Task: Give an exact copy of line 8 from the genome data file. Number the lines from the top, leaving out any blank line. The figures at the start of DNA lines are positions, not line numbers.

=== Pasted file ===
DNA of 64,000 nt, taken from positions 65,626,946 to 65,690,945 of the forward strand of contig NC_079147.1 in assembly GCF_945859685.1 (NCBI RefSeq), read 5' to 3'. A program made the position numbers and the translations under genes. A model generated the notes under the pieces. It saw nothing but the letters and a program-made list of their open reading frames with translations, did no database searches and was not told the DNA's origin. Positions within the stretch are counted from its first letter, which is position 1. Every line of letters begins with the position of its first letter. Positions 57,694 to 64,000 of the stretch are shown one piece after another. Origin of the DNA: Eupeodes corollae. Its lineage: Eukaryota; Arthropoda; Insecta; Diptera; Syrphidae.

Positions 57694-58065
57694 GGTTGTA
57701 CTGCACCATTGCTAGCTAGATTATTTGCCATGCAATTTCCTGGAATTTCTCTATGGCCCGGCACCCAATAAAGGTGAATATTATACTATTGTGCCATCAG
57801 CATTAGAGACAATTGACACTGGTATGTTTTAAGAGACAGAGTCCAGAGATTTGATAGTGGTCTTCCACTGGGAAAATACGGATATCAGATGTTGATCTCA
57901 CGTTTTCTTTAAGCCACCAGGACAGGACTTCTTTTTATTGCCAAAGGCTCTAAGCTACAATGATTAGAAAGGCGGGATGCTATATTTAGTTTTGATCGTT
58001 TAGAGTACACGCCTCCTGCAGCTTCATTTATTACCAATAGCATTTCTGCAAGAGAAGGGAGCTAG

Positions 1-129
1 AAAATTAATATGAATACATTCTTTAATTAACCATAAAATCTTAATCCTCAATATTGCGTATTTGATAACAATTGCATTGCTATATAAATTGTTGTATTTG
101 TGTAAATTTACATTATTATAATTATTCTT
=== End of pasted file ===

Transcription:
Positions 1-129